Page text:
By Lau Ian Kai Ethan (Chairperson) and Wu Yu (Exco Member)
How long is 8 minutes to you? That’s quite a long time if you’re sprinting for a 2.4km run, or waiting for a reply after apologising to an angry friend. But if you’re talking to a debater, they would tell you that they regularly hit 8 minutes in their speeches. If you debate, in these 8 minutes, you would have constructed a case that wields moral, logical, and emotional superiority, deftly dismantled your opponents’ arguments, and displayed your oratorical finesse. In these 8 minutes, you’ve defended democracy, fixed food shortage, and overcome climate change—you’ve never been prouder to propose.
That’s ideally speaking, of course. While we do debate a wide variety of topics ranging from ethics to sports, our most fervent debates are informal arguments centred around topics like whether vanilla or strawberry is the better flavour in Neapolitan ice cream (the chocolate lovers suffered a soul-crushing loss that time). As you might be able to tell, our club members are a diverse bunch with all sorts of opinions on almost every issue imaginable, but who nonetheless come together to form a close-knit community who have a deep appreciation for thorough arguments and a passion for debating. Hardened veterans and complete newcomers, MUNners and actors—we welcome all in Raffles Debaters.
But what exactly is debating? In short, to debate is to participate in an organised argument. We are presented with the topic of debate in the form of a motion, such as “This House Supports the use of violence by social justice movements” (or, on a better day, something like “This House Would make first contact with aliens”). Given 1 hour to prepare their arguments, the proposition defends the use of violence and the opposition criticises it. Once the hour is up, we only have our wits, words, conviction and sparse cue cards to claim victory on the debate floor.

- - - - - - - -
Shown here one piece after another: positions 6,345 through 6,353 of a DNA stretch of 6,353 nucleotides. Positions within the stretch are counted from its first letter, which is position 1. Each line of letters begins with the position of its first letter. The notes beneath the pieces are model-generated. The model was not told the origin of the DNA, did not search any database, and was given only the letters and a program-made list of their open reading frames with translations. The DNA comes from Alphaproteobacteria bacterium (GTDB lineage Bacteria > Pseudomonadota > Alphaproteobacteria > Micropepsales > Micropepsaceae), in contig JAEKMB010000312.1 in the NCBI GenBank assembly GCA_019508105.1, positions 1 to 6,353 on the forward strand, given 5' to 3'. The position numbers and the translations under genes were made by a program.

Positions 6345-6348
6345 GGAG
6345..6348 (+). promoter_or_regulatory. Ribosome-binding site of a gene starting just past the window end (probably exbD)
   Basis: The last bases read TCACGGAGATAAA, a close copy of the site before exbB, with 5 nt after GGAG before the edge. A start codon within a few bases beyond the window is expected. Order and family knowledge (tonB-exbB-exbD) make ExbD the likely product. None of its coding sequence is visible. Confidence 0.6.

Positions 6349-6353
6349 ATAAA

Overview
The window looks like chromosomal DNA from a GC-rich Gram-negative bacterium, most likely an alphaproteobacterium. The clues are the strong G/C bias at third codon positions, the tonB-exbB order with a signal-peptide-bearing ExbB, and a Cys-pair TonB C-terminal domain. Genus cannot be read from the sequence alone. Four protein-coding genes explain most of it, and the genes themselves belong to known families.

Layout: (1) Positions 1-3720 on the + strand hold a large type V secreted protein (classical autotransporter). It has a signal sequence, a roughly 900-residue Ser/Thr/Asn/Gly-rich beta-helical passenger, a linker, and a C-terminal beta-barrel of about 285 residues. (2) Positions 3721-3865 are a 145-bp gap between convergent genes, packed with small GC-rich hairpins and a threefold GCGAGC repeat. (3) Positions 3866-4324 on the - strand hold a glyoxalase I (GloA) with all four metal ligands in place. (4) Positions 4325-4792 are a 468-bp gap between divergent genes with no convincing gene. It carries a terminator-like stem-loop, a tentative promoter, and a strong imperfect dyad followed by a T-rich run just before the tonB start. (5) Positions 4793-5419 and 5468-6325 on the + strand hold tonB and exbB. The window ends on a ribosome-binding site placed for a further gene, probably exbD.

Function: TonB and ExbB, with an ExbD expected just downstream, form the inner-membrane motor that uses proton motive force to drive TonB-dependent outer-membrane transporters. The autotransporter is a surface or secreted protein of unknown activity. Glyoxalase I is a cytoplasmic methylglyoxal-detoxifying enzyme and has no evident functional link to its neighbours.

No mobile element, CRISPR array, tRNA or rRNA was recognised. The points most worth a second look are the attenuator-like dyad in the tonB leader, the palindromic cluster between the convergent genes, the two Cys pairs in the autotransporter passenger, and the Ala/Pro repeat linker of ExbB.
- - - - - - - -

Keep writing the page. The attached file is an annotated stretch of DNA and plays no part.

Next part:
Our training takes place twice a week: in-person from 4-7pm on Wednesdays, and online from 9am-12pm on Saturdays. On Wednesdays, we typically hold spars within the club to hone our abilities, with our coaches Kenneth and Bharath providing personalised feedback on our speeches and cases afterwards. On Saturdays, we have both spars and presentations on various motions, which the coaches will comment and critique on. Apart from this, we also engage in more normal activities, such as game-show quizzes and weekly club dinners at J8, Bosch, or Jai Thai after Wednesday training sessions!
Every debater, whether you’re an enthusiastic newcomer or an experienced veteran, is accorded the opportunity to represent the school in debating tournaments. This is a good opportunity to improve ourselves as debaters under pressure, while also getting to meet new people with new perspectives and ideas. We also give back to the debating circuit by hosting the annual RDA Under-14 Debating Championship for budding secondary school debaters.
To many of us, the one-and-a-half years spent in Raffles Debaters will feel like the 8 minutes of a speech: long and challenging when you’re in the midst of it, but suddenly over when you still have so much more to do and say. Although we do hope to continue the illustrious legacy of debaters before us, what is important is that we better ourselves as speakers and critical thinkers, and forge close, unforgettable friendships that will remain with us long after we finish our last speech.
We’ve never been prouder to propose.